“Peter’s story.” Mary sighs and slumps onto the bench seat next to me, she is holding a tatty exercise book and is gently caressing the cover lovingly.

“This is Peter’s story in Peter’s words, he would draw images to answer our questions about his home, that was six years ago when he could still remember and felt the motivation to share.” Mary was flicking through the pages of the exercise book giving Gill fleeting glimpses of crayoned images, some stark and brutal, others happy and sunny. “Nowadays Peter won’t look at the book let alone draw in it.” Mary suddenly stands and walks into the office her hands fluttering to her face, her breathing deep and ragged. Gill picks up the book and stares at the first page, a huge sun, the age old child’s image of a house, same the world over it seems, and a family, clearly Mum, Dad and a little girl.

“Peter was happy at home?” Gill’s question greets Mary as she returns and she silently acknowledges Mary’s unexpected show of emotion, clasping her hand in hers and giving it a squeeze as she sits back down.

“Yeah, Peter lived in a remote farm outside Dar es Salaam. He had two older brothers both of whom had left to work in the diamond mines, neither returned home to help their parents. His sister, Habiba,” Mary points to the girl and looks Gill in the eye. “That means loved by the way. Was two years younger than Peter and his best friend in the world.”

The two women sat at the bench in the quiet of the morning, as the boys arrived they looked in and offered their respects then left the women alone as they went to the back to start the process of getting clean for the first time this week.

Peter and Habiba had attended the local primary school although Peter remembers wearing his older brother’s trousers which were too big for him and he had to keep hitching them up. The farm his parent’s owned was struggling. Peter’s father met a business man who offered to buy several hectares of land for what was later to be discovered half its value. The deal depended on Peter’s father then paying a rent to work the land he had sold and an agreement to sell the produce to the businessman at an agreed very low price. Neighbours had supplied the details of the deal and all agreed Peter’s father, a good, honest, hardworking farmer had been completely duped by the slick words and fancy car of the businessman. He had brought the family gifts and presented himself as a friend. Once the deal was done he reverted to his true colours and even took back the gifts he had brought.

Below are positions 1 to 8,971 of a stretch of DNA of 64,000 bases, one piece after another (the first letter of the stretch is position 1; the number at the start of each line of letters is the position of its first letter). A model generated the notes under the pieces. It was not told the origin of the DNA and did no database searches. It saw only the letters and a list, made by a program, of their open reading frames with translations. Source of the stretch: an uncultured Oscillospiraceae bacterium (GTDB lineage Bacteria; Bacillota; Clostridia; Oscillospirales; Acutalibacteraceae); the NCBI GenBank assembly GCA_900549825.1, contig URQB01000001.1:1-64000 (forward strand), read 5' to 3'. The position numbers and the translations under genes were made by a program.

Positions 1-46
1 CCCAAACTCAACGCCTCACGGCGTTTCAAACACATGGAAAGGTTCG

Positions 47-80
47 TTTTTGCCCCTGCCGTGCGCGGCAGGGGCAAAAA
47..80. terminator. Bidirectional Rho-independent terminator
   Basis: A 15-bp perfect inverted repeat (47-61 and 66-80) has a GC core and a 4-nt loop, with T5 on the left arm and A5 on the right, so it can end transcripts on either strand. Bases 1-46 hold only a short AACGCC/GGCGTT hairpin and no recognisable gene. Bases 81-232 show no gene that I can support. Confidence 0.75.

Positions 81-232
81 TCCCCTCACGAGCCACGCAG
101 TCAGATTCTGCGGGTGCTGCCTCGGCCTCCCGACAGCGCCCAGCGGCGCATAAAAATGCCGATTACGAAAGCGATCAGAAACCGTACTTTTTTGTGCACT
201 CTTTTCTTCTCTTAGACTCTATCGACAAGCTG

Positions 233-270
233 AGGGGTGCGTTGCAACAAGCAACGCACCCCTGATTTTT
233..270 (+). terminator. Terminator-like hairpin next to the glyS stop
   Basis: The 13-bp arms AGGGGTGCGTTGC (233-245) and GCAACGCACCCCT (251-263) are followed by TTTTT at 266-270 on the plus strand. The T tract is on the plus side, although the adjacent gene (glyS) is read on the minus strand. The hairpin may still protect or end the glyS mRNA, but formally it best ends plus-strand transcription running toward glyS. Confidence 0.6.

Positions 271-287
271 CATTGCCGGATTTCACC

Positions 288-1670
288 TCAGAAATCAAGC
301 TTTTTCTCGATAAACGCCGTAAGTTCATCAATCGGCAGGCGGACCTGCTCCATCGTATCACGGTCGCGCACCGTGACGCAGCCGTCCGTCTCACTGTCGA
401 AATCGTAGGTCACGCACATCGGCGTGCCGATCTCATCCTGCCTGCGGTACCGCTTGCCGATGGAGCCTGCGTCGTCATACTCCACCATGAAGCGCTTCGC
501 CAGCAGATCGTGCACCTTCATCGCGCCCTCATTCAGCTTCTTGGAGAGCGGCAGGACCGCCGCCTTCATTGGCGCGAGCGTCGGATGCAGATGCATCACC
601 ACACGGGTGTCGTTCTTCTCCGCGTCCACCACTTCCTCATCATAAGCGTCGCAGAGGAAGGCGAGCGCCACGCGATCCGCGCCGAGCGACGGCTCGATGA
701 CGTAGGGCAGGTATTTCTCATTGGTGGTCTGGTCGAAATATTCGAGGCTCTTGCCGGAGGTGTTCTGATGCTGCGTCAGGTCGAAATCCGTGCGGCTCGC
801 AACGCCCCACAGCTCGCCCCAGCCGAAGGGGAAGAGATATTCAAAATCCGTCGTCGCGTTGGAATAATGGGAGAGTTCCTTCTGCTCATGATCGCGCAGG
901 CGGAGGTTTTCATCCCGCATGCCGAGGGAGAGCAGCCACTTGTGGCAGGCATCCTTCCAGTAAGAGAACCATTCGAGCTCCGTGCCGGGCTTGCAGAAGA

Mary had turned the page and here was an angry image. Reds and blacks dominated the page and the image showed a huge man with a scary face grabbing at a doll the young Habiba was trying to hold onto. It was clearly an unfair tug of war between an adult and child, there were tear drops flying from the girls face.

Habiba was pulled out of school first; she was needed to help with the chores as Peter’s father spent more and more time in the nearby town looking for extra work.

Peter’s uncle arrived at the farm with his wife and their three children. They were victims of a large corporate land deal which is widely publicised as having forcibly evicted over 200,000 people from their homes. This put further stress on the struggling farm, it was now supporting eleven people as Peter’s grandparents were already part of the family unit.

Peter’s father and uncle left for the mines. It was the only choice. The image here shows Peter and Habiba holding hands with their Mother as they waved goodbye and balloons from their mouths called out their farewells. There was no sun in that image.

Life quickly changed, Peter was pulled out of school to work the land three days a week. Months later at harvest time his father returned, clearly unwell but home to help with the harvest none the less. The image now showed Peter’s father bent over and his face bore the crude slashes of a child’s image of pain, Peter’s mother’s face had lost its sunny smile but not Habiba, she alone was smiling.

Mary continued with the tale of Peter’s father’s death at the mine soon after his return to help with the harvest. The news had taken two weeks to reach the family. Tanzanian inheritance laws and family ties quickly dominated the story and Mary explained this information had been gathered many years later when they had first met Peter and had travelled with him back to his home.

Peter’s uncle returned to the farm and claimed it and Peter’s mother as his own. He demanded Peter’s mother take him as her husband and relinquish rights to the farm with his own first born boy taking preference over Peter. Peter’s mother refused and tried to hold onto her self-respect and home.